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Following the launch of its National Single Window for Foreign Trade Facilitation (NAFEZA) last year, Egypt’s 80% state-owned company, Misr Technology Services (MTS), has extended its agreement with CargoX to provide Ethereum blockchain services for the next five years.
Ethereum is a decentralised, open-source blockchain with smart contract functionality. Since making the use of NAFEZA mandatory in Egyptian ports last year, the transfer system has handled over 1.1 million trade and finance documents for some 75,000 customers.
The new agreement extends this for five years and incorporates air cargo, expanding the scheme to encompass 30 ports, airports, border posts, free zones and warehouses.
The system operates though immutable entries in a distributed ledger system, which allows legal agreements such as bills of lading to be addressed without paperwork, streamlining the process. CargoX claims the NAFEZA/CargoX system has reduced average cargo release time from almost a month to just nine days, and has cut compliance costs for shippers from $600 to $165.
MTS CEO and chairman Capt Ossama al Sharif said “…implementing the national single window for trade across borders” would “achieve the transformation from 19th century manual and paper-intensive customs procedures to a modern, state-of-the-art, digital ecosystem.”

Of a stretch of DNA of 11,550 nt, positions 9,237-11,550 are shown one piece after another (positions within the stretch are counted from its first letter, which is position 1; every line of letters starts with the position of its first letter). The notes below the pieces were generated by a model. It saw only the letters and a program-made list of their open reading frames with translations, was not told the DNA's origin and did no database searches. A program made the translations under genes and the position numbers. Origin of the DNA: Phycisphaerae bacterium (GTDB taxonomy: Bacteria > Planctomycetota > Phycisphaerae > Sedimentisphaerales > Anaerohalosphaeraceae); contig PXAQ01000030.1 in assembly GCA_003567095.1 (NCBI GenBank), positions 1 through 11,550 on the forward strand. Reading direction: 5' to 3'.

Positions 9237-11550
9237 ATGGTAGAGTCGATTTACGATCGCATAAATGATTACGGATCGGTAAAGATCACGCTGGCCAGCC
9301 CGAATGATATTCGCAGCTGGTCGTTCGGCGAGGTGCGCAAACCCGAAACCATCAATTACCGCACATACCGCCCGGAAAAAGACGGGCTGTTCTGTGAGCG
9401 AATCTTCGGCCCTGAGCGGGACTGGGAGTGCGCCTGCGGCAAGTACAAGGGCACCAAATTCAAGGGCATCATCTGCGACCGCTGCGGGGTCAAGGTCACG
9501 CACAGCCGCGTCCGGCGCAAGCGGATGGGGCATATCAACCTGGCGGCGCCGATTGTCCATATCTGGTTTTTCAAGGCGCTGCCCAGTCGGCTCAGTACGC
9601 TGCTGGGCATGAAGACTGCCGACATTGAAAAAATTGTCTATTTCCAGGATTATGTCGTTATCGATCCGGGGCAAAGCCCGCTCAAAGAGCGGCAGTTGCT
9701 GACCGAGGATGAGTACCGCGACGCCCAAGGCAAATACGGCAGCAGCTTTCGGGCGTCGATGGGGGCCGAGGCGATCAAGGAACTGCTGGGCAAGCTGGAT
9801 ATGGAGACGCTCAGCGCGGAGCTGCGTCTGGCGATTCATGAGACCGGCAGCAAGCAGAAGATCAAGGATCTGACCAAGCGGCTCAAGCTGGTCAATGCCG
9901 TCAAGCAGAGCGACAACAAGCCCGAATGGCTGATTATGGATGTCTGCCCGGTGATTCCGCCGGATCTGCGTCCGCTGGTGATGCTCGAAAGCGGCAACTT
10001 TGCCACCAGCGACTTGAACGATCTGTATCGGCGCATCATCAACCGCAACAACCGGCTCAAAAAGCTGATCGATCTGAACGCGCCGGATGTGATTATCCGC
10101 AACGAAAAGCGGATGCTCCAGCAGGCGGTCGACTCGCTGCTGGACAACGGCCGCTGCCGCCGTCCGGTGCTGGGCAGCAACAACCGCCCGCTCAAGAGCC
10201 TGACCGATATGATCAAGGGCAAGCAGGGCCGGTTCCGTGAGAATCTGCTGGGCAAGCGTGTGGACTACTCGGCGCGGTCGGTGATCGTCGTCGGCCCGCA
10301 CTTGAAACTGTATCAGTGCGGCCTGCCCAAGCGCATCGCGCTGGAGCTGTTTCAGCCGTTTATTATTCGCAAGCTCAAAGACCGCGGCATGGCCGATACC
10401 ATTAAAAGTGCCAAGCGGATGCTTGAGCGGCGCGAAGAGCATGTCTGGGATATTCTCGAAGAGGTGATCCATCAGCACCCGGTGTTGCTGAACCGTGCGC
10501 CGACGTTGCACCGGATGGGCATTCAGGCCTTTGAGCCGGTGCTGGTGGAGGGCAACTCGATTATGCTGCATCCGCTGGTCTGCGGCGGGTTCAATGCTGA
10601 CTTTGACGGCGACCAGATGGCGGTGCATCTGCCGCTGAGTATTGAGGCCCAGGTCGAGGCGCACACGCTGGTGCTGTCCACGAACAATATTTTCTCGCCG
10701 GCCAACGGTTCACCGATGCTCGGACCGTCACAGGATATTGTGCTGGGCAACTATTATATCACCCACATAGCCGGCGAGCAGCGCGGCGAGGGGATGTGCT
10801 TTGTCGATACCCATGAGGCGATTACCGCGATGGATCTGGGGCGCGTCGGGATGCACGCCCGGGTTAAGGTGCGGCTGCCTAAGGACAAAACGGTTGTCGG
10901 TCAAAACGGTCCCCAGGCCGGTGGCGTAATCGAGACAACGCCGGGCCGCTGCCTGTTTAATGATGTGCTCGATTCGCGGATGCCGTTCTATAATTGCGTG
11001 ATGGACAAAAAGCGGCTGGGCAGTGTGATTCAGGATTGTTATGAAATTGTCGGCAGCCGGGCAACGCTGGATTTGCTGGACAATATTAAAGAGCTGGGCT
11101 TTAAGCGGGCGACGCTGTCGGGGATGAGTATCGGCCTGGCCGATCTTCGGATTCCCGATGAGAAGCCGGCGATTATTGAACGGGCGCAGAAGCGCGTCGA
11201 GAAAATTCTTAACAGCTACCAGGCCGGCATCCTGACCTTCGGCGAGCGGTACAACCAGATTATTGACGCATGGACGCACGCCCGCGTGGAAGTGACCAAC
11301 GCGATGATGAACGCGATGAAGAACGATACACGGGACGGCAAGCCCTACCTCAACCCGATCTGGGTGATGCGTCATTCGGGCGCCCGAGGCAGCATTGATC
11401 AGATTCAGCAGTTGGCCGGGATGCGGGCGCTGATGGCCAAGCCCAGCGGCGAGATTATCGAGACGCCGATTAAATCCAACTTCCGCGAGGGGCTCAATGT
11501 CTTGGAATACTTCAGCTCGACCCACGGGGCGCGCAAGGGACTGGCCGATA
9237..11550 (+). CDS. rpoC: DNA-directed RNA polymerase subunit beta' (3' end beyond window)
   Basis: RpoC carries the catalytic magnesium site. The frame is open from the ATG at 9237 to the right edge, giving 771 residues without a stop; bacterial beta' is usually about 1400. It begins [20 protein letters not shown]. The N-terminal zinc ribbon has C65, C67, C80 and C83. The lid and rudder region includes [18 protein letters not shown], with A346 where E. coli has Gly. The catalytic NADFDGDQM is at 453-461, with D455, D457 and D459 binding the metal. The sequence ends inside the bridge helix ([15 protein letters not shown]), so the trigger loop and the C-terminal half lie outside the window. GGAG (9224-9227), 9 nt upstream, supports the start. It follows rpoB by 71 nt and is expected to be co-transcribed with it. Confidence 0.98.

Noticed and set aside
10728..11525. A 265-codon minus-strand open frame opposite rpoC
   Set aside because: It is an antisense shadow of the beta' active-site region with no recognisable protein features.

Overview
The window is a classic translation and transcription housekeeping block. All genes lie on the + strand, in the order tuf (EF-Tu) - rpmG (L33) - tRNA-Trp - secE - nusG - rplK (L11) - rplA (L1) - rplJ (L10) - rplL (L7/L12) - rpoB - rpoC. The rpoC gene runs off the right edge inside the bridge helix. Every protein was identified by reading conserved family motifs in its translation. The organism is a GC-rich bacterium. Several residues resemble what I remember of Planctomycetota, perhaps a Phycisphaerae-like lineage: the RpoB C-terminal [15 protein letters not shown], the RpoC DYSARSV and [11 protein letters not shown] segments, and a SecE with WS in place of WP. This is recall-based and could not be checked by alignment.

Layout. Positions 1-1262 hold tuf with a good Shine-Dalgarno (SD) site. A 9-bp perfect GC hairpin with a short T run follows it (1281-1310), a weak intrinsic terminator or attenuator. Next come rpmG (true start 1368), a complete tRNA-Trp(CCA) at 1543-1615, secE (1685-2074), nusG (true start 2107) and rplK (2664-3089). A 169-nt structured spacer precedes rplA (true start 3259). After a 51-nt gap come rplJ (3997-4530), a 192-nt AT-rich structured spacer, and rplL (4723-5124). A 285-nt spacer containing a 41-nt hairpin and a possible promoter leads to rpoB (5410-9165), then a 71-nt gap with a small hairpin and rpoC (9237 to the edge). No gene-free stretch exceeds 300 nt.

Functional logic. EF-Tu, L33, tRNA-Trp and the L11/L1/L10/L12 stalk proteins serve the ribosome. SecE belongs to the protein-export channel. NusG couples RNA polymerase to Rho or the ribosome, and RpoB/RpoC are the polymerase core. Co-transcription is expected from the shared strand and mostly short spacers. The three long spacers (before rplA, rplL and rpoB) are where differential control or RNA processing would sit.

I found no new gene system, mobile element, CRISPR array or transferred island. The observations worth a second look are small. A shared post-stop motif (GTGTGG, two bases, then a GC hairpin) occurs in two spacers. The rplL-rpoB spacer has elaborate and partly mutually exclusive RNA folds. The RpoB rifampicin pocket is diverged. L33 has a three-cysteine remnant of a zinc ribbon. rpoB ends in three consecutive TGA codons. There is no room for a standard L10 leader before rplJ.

The agreement features a state-owned entity taking the lead, an unusual development in the realm of blockchain technology. A spokesperson for CargoX told The Loadstar the weight of government entities would be needed “to bring the market to the critical point where adoption becomes mainstream”.
The spokesperson added: “When the government dives into the data and realises that such a one-stop shop will increase government revenues, improve compliance, increase efficiency in resource allocation and facilitate cross-border trade in general, the choice for single window instead of many is obvious.”
Based on Polygon, CargoX’s consensus mechanism is able to sidestep the deleterious energy demand of conventional bitcoin-based blockchains, by using a proof-of-stake rather than a proof-of-work consensus protocol, like bitcoin.
The Polygon network is said to consume around 0.79GWh (or about 0.0005% of Egypt’s annual energy consumption).
“This mainly depends on the consensus algorithm; the more blockchain implementations switch to proof-of-stake (as opposed to the more energy-intensive proof-of-work), the smaller the energy footprint,” CargoX explained.
“The choice of blockchain technology depends very much on the energy footprint and CargoX makes sure to use sustainable solutions.
“In terms of blockchain interoperability, our distributed application can currently be deployed on any EVM-compatible blockchain that supports smart contracts. If cross-chain compatibility is required for the lifetime of a single document, we can bridge it from one chain to another without any additional effort.
“Extending to other types of blockchains is just a matter of developing additional connectivity adapters that can be integrated into our system to transfer data on other types of chains that support the transfer of non-fungible tokens (which is how our documents are represented on the blockchain).”